Experiments: The moment of truth

While Mercedes-AMG Petronas Motorsport goes to the wind tunnel or racetrack for its tests, the engineers from ebm-papst use combination tunnels in which both air performance and noise can be measured. “For us, the most important goal of experiments is verification of the values derived from simulations. After all, even today’s results are not perfect – and do not reflect the absolute truth,” said Schöne. “And we also conduct experiments in order to study the behavior of our fans in complex customer products or to take a closer look at their acoustics. There actually are some simulation tools for this purpose, but they are still in the development phase.”

“For us, the most important goal of experiments is verification of the values derived from simulations. After all, even today’s results are not perfect – and do not reflect the absolute truth.”

Dr. Jürgen Schöne, Head of the Aerodynamics Department at ebm-papst in Mulfingen

Results from the wind tunnel are just as important for Mercedes-AMG Petronas Motorsport as a means of verifying the findings of simulations. “Because of the complex nature of the flows involved, CFD sometimes struggles to give us a truly accurate simulation of what actually happens. The wind tunnel gives us a closer representation of what happens on the car”, explained Willis. The rules the Formula One team are subject to during their tests result in a major difference between the ways ebm-papst and Mercedes-AMG Petronas Motorsport work.

The engineers from ebm-papst run experimental tests to verify the results of their simulations.

Aerodynamics experts with experience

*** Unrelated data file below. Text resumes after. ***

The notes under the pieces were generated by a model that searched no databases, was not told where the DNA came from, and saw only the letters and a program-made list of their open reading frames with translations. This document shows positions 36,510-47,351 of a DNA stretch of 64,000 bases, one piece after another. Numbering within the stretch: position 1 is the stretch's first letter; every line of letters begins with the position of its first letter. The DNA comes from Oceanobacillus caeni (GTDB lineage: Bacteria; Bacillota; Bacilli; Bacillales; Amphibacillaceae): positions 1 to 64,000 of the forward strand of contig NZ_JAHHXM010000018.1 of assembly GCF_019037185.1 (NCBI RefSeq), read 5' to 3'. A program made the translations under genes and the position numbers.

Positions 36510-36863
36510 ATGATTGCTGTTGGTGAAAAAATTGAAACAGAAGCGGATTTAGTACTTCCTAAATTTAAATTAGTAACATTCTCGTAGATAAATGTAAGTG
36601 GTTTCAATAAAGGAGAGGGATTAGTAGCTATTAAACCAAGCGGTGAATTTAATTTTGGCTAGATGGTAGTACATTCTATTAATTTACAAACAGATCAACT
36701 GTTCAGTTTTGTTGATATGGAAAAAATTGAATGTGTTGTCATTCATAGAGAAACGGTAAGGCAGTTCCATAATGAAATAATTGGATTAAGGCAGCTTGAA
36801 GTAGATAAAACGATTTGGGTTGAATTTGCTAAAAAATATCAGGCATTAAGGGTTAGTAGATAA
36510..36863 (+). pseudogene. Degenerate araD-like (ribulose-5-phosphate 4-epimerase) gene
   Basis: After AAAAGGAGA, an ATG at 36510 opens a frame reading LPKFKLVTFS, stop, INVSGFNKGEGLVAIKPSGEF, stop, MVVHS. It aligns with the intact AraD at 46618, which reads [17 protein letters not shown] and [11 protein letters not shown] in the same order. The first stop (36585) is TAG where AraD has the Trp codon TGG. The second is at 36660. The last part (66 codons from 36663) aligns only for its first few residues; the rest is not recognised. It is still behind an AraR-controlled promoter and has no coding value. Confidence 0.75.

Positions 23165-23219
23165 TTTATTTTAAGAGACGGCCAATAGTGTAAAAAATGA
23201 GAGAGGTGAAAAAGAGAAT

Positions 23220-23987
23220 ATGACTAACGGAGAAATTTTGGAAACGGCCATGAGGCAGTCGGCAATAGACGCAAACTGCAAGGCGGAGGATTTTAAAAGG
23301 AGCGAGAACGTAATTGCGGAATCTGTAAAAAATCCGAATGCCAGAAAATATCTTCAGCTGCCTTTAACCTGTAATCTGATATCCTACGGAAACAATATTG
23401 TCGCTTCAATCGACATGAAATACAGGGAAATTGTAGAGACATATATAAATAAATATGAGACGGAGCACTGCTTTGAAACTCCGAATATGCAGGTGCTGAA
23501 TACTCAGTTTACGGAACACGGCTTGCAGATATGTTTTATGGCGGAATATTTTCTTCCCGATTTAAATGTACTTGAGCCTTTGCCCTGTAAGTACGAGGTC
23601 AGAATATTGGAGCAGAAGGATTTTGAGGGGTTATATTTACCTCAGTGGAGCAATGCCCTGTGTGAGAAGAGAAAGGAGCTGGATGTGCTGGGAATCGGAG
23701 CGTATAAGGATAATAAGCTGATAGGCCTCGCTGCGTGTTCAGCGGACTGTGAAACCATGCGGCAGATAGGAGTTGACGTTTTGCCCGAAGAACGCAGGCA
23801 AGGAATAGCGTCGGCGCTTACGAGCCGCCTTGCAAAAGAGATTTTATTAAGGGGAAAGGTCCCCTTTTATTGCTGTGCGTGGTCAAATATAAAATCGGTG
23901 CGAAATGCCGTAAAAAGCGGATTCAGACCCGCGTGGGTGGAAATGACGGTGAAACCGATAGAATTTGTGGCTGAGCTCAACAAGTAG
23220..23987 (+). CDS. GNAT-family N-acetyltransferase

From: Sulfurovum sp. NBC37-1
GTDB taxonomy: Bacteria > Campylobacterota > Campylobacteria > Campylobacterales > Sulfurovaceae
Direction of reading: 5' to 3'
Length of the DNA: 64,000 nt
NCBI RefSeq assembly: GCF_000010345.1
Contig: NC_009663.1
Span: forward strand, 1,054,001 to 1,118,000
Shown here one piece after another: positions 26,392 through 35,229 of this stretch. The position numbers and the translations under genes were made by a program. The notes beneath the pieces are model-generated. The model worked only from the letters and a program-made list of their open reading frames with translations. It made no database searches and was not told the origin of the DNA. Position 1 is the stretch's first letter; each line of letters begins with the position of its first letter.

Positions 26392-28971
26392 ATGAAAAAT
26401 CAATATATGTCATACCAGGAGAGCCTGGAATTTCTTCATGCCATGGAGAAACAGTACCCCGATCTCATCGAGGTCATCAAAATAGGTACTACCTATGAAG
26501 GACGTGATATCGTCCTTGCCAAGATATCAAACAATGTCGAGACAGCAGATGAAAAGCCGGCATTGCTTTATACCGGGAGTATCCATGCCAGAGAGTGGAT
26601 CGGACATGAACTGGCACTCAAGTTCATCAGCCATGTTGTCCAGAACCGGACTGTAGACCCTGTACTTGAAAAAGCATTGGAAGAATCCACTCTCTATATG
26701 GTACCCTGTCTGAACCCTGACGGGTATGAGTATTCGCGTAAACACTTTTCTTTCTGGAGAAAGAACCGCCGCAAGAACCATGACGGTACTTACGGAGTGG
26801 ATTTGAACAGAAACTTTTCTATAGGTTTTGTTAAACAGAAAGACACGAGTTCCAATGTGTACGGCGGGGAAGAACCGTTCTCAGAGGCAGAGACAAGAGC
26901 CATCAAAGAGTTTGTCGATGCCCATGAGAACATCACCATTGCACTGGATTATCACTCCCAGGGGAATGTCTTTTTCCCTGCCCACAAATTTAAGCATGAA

“We are limited by the regulations on the scale and wind speed we can test at, and a scale model at reduced speed will never fully replicate the physics of what happens at the track,” said Willis. This is why the Formula One team relies on experienced aerodynamics experts to interpret the findings of the wind tunnel experiments, simulations and the handful of test days they have available. At ebm-papst, the aerodynamics experts are usually asked to contribute their experience when it comes to adapting products to optimally serve customer applications. The better they pave the way, the more efficient the overall development process.

“The understanding of aerodynamics that ebm-papst have is one of the key reasons they are on top of their game with regards to cooling solutions.”

Dr. Jürgen Schöne, Head of the Aerodynamics Department at ebm-papst in Mulfingen

Willis describes how they are successful: “The understanding of aerodynamics that ebm-papst have is one of the key reasons they are on top of their game with regards to cooling solutions. Getting the aerodynamics right is crucial for a race car, but also for a fan so that it can be as efficient as possible”.